Attorney-General Trevor Moniz On Jailing Debtors

Opinion column written by Attorney-General Trevor Moniz

On December 5th, during the debate in the House of Assembly on the Opposition Bill to amend the Debtors Act, sensational claims were made about the Government’s willingness to incarcerate Bermudians for not paying debts.

Government MPs pointed out a number of flaws with the proposed amendments and the Opposition withdrew the Bill [PDF].

Since then, however, the Opposition has continued to spread misinformation and insinuate that the Government is happy to lock up our fellow Bermudians because they can’t pay their debts.

The facts tell a different story.

Fact 1: From year to year, a significantly higher number of people were jailed for debt-related issues under the PLP Government than under the current Government.

Under the PLP Government from 2004 to 2012, a total of 635 people were incarcerated for debt-related issues, with more than 150 jailed in 2004 alone.

Under the current Government, 19 people were incarcerated in 2013 and just 10 in 2014.

Fact 2: People are not incarcerated for non-payment of debts – they are incarcerated for contempt of court. This could be due to defendants not showing up for a court appearance or refusing to pay child support even though they are able to pay.

Opposition MP Wayne Furbert never mentions this fact because it does not serve his political game.

Mr. Furbert also neglects to mention that when people are incarcerated for contempt related to a debt, the normal process for new inmates is bypassed. Instead, they go straight to the Prison Farm and are sent out on work release, the proceeds of which are used to pay off their outstanding debt.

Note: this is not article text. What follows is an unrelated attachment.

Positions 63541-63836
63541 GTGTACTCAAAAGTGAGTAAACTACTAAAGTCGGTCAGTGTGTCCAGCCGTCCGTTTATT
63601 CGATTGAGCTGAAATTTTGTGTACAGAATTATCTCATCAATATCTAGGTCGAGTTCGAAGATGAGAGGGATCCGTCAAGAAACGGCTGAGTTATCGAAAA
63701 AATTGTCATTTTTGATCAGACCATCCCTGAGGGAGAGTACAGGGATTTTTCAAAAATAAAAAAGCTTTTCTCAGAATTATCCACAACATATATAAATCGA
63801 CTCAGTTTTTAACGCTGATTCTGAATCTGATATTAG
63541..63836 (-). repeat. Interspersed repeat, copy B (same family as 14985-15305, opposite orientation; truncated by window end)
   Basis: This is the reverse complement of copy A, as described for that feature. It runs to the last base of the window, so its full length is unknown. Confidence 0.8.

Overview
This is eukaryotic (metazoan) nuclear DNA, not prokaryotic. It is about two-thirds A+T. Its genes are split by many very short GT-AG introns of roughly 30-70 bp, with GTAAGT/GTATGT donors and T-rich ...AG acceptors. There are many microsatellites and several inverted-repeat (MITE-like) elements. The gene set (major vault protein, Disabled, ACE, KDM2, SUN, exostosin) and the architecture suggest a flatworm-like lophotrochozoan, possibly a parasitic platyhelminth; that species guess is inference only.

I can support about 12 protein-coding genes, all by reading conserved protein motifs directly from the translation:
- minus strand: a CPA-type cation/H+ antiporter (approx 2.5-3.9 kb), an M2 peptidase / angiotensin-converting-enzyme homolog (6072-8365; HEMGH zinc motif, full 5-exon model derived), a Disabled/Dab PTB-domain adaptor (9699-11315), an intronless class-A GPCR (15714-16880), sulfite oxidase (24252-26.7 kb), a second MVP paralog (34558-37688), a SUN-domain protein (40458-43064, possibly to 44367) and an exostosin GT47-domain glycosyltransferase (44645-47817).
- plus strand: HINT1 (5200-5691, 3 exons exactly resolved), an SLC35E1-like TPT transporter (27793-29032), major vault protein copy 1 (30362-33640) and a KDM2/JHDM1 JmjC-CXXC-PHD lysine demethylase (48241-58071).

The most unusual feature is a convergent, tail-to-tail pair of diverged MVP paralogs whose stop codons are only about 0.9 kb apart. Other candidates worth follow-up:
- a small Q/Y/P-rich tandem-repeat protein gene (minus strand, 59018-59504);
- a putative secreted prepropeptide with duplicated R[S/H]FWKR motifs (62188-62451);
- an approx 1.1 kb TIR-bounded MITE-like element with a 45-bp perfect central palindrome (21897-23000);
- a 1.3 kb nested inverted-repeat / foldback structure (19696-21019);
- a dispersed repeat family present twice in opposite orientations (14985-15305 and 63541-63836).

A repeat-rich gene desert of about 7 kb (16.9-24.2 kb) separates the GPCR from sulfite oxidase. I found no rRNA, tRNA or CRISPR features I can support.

The Judiciary has argued against removing the legal provision that allows for incarceration. To do so would seriously weaken its ability to deal with people who are capable of paying their debts but refuse to do so.

The judiciary must have power to settle these civil disputes in a fair and just manner. The Opposition’s plan for the Debtors Act would remove its ability to do so.

Indeed, the Judiciary does everything it can within its power to not incarcerate people, but at some point it is their last resort to settle a dispute. A senior Magistrate recently said he has incarcerated one person in the last two years for contempt related to debt.

The OBA is concerned with the number of people incarcerated for contempt related to debt, but what is clear is that the number of people incarcerated continues to fall. Bermuda, in short, is doing a better at managing this issue before it becomes a prison issue.

The PLP leadership chose an emotional issue to try and score cheap political points against the Government. It is a continuation of their effort to use any means to paint the OBA as a party that does not care about Bermudians, and to hide the hypocrisy of their long record in office. They never let the facts get in the way of their self-serving political agenda and good old partisan mudslinging.





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